Fanita Parkway: It's Going to Be a Street Someday

Agreements between all parties seem to have been reached to finally fix the potholed mess that is Fanita Parkway.

It’s going to be a street someday...

Of course, I’m talking about what some people refer to as North .

It’s also been referred to as a farm for growing Volkswagen-sized potholes, a goat path and a huge mistake.

Be that as it may, it’s there, and it’s finally going to start .

You might remember back in January, when the Santee approved to of turning what is actually a temporary road dating back to the 80s into a functional city street.

It turns out the roadway, if you can call it that, actually belongs to , which is the latest owner of the property that was supposed to become the development (and which may still become the Fanita Ranch development someday).

So a couple of questions immediately popped up- like, who’s going to pay for this, and is it legal for the City to allocate funds to fix up what is NOT a city-owned right of way?

Heres’ how that’s going to be fixed, we think.

The and HomeFed agreed between them to pick up two-thirds of the estimated $450,000 needed to make it a "real" street.

That left the deal short precisely $151,331.83.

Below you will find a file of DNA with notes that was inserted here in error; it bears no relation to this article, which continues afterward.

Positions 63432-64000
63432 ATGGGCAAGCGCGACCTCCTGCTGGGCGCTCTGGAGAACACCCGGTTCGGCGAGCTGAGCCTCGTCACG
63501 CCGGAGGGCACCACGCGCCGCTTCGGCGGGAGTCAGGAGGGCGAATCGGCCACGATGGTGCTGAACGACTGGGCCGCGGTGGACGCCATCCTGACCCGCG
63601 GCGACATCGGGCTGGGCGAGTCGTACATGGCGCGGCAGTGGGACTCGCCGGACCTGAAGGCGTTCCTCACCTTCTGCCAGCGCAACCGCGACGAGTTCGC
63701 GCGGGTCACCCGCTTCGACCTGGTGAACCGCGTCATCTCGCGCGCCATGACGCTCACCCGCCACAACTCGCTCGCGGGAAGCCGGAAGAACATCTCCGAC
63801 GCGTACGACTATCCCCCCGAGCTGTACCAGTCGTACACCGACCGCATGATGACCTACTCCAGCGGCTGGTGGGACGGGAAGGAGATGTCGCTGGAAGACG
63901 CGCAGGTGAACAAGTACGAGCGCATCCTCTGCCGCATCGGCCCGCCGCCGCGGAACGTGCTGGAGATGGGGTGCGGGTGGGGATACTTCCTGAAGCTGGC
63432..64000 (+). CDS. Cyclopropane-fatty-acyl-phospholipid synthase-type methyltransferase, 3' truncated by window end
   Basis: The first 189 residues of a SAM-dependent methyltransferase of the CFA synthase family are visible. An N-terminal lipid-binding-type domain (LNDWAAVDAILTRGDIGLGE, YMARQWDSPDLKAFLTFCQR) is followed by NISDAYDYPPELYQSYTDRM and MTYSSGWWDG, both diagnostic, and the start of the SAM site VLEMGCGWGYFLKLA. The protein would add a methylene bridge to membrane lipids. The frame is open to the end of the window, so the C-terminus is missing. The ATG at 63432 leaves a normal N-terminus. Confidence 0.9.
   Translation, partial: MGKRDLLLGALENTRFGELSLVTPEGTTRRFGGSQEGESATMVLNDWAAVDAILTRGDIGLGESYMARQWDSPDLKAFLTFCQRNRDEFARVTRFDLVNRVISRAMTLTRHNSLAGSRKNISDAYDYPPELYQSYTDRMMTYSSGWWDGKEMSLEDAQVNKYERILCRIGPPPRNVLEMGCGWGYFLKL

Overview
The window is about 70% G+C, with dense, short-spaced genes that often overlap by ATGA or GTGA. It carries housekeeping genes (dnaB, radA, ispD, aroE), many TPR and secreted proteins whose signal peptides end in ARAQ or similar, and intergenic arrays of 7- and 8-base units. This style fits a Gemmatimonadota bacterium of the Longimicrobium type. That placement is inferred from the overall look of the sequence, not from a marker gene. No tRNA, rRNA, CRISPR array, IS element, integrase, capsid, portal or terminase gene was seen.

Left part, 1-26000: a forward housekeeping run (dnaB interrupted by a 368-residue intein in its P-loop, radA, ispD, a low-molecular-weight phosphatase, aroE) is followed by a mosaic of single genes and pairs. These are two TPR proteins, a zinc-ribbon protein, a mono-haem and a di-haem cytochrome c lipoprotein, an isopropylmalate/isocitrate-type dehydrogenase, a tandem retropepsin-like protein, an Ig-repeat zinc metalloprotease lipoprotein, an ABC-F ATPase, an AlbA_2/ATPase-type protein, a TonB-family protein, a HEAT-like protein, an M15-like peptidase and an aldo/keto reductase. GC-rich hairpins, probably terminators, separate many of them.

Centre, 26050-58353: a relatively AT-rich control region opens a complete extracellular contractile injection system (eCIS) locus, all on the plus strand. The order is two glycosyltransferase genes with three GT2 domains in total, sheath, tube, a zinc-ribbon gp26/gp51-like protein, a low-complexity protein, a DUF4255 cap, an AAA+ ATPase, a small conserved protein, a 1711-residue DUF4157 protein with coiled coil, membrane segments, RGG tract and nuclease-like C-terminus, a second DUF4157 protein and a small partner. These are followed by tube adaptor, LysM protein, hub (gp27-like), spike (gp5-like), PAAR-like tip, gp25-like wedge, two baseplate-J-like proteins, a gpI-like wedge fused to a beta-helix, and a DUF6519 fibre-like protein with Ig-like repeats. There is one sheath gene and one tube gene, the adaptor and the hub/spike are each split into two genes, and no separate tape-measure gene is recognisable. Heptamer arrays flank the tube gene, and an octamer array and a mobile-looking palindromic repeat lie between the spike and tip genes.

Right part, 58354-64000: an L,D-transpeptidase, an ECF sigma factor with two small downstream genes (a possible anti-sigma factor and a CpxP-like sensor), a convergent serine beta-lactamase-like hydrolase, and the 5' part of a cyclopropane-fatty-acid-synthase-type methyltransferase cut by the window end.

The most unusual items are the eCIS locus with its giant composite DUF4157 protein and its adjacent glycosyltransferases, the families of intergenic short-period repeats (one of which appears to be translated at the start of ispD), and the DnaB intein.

That is, it was short that amount until about 4:20 p.m. Tuesday afternoon, when the voted to chip in that amount.

has a vested interest here, because there are two gates along the road, accessing both the campground and the water treatment facilities at the north end of the Lakes.

So, we’re in business... for now.

The Padre Dam directors made it clear that this is a one-time-only neighborly contribution, and that Padre Dam will NOT be involved in ongoing contributions for repair and maintenance.

Board President spoke for all when he said, “I want that in writing in the agreement with HomeFed and the City.”

The thought here is that, once the road is up to snuff, the City will step in and take the street into the city’s system, thereby assuming long-term responsibility for it.

That was just fine with , the City’s assistant city manager, who was there at the meeting to assure the Padre Dam board of that plan.

Eventually, the hope is that is slated to become a major access route for the long-discussed development, and that the developer would eventually fund and build a four lane street there.

If that all sounds familiar, forgive me, but this has been on the stove for almost 30 years, after all.

Will Fanita Ranch, or whatever it ends up being called, ever actually happen?

Who knows?

We’ve talked before about Santee’s need for some kind of move-up housing, and we’ll talk about it again and again, won’t we, ?

For now, though, it appears we’re on the way to getting something we can actually call a street, north of Mast Boulevard, along the Lakes area.

I’m trusting the folks in charge will make sure the Volkswagens and Smart Cars are all out of the potholes before they fill them in.

Kim June 02, 2011 at 10:25 PM